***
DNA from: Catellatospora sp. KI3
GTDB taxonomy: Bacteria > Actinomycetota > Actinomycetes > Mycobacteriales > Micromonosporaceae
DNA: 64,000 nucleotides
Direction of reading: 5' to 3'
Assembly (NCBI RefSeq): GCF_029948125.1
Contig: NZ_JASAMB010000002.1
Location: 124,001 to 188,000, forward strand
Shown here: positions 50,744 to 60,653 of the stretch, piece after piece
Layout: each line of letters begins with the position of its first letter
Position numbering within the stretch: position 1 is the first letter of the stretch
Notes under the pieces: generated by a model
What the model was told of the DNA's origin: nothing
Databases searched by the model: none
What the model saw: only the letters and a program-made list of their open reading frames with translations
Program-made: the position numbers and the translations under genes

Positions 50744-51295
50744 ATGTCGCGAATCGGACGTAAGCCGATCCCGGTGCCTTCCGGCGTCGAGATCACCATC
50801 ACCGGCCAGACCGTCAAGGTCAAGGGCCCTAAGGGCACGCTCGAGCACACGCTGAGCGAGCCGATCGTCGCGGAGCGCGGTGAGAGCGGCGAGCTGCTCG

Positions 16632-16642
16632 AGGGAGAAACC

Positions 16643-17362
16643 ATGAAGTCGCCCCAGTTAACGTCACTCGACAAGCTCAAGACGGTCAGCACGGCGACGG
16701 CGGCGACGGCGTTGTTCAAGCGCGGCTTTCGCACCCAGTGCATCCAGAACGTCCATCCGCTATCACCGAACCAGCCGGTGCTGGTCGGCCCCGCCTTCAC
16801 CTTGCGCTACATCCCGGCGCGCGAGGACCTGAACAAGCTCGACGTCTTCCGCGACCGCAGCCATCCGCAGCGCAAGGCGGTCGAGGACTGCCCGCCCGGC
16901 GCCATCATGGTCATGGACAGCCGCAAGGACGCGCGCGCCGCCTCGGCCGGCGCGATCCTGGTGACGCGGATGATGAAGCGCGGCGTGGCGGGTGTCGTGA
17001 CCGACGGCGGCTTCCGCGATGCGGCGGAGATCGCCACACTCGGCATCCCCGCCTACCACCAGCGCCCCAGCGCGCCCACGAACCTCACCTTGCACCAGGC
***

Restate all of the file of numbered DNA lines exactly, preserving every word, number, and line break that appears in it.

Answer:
DNA from: Catellatospora sp. KI3
GTDB taxonomy: Bacteria > Actinomycetota > Actinomycetes > Mycobacteriales > Micromonosporaceae
DNA: 64,000 nucleotides
Direction of reading: 5' to 3'
Assembly (NCBI RefSeq): GCF_029948125.1
Contig: NZ_JASAMB010000002.1
Location: 124,001 to 188,000, forward strand
Shown here: positions 50,744 to 60,653 of the stretch, piece after piece
Layout: each line of letters begins with the position of its first letter
Position numbering within the stretch: position 1 is the first letter of the stretch
Notes under the pieces: generated by a model
What the model was told of the DNA's origin: nothing
Databases searched by the model: none
What the model saw: only the letters and a program-made list of their open reading frames with translations
Program-made: the position numbers and the translations under genes

Positions 50744-51295
50744 ATGTCGCGAATCGGACGTAAGCCGATCCCGGTGCCTTCCGGCGTCGAGATCACCATC
50801 ACCGGCCAGACCGTCAAGGTCAAGGGCCCTAAGGGCACGCTCGAGCACACGCTGAGCGAGCCGATCGTCGCGGAGCGCGGTGAGAGCGGCGAGCTGCTCG

Positions 16632-16642
16632 AGGGAGAAACC

Positions 16643-17362
16643 ATGAAGTCGCCCCAGTTAACGTCACTCGACAAGCTCAAGACGGTCAGCACGGCGACGG
16701 CGGCGACGGCGTTGTTCAAGCGCGGCTTTCGCACCCAGTGCATCCAGAACGTCCATCCGCTATCACCGAACCAGCCGGTGCTGGTCGGCCCCGCCTTCAC
16801 CTTGCGCTACATCCCGGCGCGCGAGGACCTGAACAAGCTCGACGTCTTCCGCGACCGCAGCCATCCGCAGCGCAAGGCGGTCGAGGACTGCCCGCCCGGC
16901 GCCATCATGGTCATGGACAGCCGCAAGGACGCGCGCGCCGCCTCGGCCGGCGCGATCCTGGTGACGCGGATGATGAAGCGCGGCGTGGCGGGTGTCGTGA
17001 CCGACGGCGGCTTCCGCGATGCGGCGGAGATCGCCACACTCGGCATCCCCGCCTACCACCAGCGCCCCAGCGCGCCCACGAACCTCACCTTGCACCAGGC